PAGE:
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Driving Safety

Fines for distracted driving do not reflect the danger

“Don’t do the crime, if you can’t do the time.” That’s a line from an old TV show from the 70s that anyone who is texting and driving these days probably never viewed. There’s a law against texting and driving, and many will tell you it lacks “teeth” because it is a secondary offense in Florida. That means drivers need to be caught doing something else wrong before they can be ticketed for multi-tasking with their cell phones behind the wheel. The fine for this dangerous behavior is just $30. Does that fit the “crime”?

Some perspective on traffic fines: If you drive with an expired drivers’ license, the fine is $250. I felt very sorry for the student on campus last week, as he was getting a ticket for weaving his scooter around a restricted parking gate. Fine: $170. If you fish without a license, the fine is $100. (With or without a fishing license, the fish do die.)

Can Friday the 13th be a lucky day?

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Somewhere in Florida today, someone is going to have a fender bender. This, like all calamities, is an unfortunate occurrence. But if there are no injuries, that’s lucky! And, if those involved in the crash had proper auto insurance protection, it is both lucky and smart.

Make your own luck by understanding your auto insurance coverage. If things go bump, your first reaction will be to curse the stars (or the other driver). Your second reaction would be to thank yourself for getting the coverage to turn your luck around.

Is Friday the 13th really an unlucky day? Facts about the 13th say it’s mostly superstition. Then again, safe drivers (PUT THE CELL PHONE DOWN!) know luck favors the wise.

Cheaper gas fuels more driving, more car crashes, higher auto insurance cost

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Drivers everywhere continue to enjoy the benefits of low gas prices, and what are they doing to celebrate? They are driving more. It’s less costly to take a road trip now, rather than fly to another destination, so more drivers are taking to the streets. More cars on the road increase the number of traffic crashes which, in turn, translates into higher auto insurance rates.

Uber and out for ride-share bill

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Since the birth of technology-based transportation networking companies, such as Uber and Lyft, 29 states have passed legislation to address the insurance coverage gap that exists. Florida is not one of them. For the third straight year, the Legislature put the ride-sharing bill into park.

Commercial ride-sharing is gaining in popularity. Many states have adopted model legislation to address the gap in auto insurance coverage that exists. The gap occurs when a ride-share driver is “on the clock” to pick up a fare and when a passenger gets into the car. If a car crash happens along the way, that driver would be on his own dime. And, most of those drivers are unaware of this.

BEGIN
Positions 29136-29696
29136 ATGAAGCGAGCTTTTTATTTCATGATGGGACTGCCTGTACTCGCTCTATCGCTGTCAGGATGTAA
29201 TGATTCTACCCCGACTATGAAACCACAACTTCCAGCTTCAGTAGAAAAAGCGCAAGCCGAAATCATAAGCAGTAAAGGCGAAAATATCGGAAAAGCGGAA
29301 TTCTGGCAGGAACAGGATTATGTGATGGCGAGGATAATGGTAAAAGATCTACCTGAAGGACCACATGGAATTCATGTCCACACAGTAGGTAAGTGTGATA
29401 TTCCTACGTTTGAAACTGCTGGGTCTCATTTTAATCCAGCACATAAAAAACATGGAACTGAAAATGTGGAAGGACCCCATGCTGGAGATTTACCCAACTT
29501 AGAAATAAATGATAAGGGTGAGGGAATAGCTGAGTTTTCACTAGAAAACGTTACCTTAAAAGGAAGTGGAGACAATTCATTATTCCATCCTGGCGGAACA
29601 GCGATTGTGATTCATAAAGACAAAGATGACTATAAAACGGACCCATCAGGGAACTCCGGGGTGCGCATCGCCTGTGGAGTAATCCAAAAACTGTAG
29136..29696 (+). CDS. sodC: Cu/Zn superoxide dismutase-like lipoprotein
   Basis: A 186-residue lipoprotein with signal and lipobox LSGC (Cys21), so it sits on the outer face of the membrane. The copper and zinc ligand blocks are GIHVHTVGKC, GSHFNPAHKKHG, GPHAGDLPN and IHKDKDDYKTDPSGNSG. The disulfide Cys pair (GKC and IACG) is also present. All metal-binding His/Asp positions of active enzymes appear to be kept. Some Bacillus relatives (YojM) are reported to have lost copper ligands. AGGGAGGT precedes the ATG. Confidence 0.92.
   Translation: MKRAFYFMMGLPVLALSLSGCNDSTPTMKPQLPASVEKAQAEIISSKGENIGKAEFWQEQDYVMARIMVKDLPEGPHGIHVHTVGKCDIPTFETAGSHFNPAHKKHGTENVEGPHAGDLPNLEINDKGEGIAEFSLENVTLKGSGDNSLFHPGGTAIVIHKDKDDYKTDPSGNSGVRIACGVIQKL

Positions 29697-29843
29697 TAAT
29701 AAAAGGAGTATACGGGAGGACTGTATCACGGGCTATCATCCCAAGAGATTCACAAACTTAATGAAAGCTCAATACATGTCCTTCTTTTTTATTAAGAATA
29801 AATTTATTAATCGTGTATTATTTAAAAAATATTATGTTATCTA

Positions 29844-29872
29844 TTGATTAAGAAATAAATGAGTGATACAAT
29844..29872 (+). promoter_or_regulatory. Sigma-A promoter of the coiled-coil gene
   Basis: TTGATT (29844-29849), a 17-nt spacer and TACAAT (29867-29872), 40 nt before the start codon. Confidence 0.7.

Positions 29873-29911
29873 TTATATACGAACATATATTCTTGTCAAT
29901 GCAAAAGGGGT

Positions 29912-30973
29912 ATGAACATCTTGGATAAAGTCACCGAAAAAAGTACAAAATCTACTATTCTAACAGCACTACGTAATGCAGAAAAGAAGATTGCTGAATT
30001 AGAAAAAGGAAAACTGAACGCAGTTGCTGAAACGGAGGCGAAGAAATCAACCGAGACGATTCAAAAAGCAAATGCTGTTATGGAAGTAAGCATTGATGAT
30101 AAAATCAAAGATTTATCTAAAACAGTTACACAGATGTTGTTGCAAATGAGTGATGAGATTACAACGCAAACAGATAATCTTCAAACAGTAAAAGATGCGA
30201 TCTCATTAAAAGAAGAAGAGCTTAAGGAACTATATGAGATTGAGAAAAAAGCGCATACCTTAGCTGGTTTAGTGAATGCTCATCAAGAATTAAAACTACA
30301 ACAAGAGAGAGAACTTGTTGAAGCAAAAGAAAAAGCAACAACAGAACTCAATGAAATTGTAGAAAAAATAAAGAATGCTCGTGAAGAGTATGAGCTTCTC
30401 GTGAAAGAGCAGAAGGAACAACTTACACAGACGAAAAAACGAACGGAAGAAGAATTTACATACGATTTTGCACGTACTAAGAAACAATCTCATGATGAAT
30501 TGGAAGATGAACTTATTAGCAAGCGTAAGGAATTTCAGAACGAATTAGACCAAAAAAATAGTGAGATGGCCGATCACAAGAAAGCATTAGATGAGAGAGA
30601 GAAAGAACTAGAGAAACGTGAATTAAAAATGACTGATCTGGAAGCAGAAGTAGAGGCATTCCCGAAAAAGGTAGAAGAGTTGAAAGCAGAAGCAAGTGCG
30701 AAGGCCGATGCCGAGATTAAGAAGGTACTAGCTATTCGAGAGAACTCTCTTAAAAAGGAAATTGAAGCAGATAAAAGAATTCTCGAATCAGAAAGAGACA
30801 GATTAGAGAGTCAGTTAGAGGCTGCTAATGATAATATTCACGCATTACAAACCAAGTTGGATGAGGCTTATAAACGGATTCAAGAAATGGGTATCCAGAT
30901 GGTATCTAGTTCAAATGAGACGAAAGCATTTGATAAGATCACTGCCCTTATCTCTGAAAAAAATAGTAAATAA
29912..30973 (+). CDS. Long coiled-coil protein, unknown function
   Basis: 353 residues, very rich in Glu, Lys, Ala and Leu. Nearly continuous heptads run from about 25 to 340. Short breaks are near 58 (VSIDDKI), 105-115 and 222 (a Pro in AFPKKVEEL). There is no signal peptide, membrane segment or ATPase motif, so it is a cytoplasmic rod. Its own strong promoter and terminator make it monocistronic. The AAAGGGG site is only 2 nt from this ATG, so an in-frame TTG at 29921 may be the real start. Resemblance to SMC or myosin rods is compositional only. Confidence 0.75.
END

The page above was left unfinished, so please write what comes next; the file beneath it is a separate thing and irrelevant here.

Hit-and-run crashes still problematic

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Hit-and-run crashes in Florida are holding steady; it is the same challenging problem it always has been. The Florida Highway Patrol reports more than 92,000 hit-and-run crashes in 2015. Those crashes brought 19,000 injuries and 186 fatalities. More than half of those fatalities were pedestrians.

Why do people run away from a crash scene? More often than not, they have had too much to drink and should not have been behind the wheel. Or, they may have a suspended license or let their auto insurance lapse, which is illegal, by the way.

Florida law requires drivers to stop immediately for any car crash in which there is injury to another person. Violating this law is a third degree felony punishable with up to a five-year prison stint (and a mandatory minimum of four years).

Owning up to your mistakes has always been the honorable thing to do. That doesn’t mean it’s always the easy thing to do. But it is – and always will be – the right thing to do.

Deadly mixture: natural disasters and cars

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We feel safe in our cars, right? That might explain why people do very dumb things wrapped in that cocoon of metal, or else road rage wouldn’t exist. But natural disasters give no respect to vehicles. The worst place to be is in your car during a flood, tornado or hurricane.

Last week, I was in the Dallas area, assisting with the insurance industry response to the tornadoes that struck Garland and Rowlett, Texas. Of the 11 fatalities associated with the storm, eight of the victims were in their cars. It is very likely they did not have a clue that a tornado was approaching. It was dark, so they could not see the changes on the horizon. And, if they did not have the radio on or did not have a weather alert app, they were unaware of the approaching storm.

In Florida, we are accustomed to getting a five- to seven-days’ notice that a tropical storm is possible. But with tornadoes, there is only about 13 minutes of average warning time. Turning your smart phone into a warning system is super smart.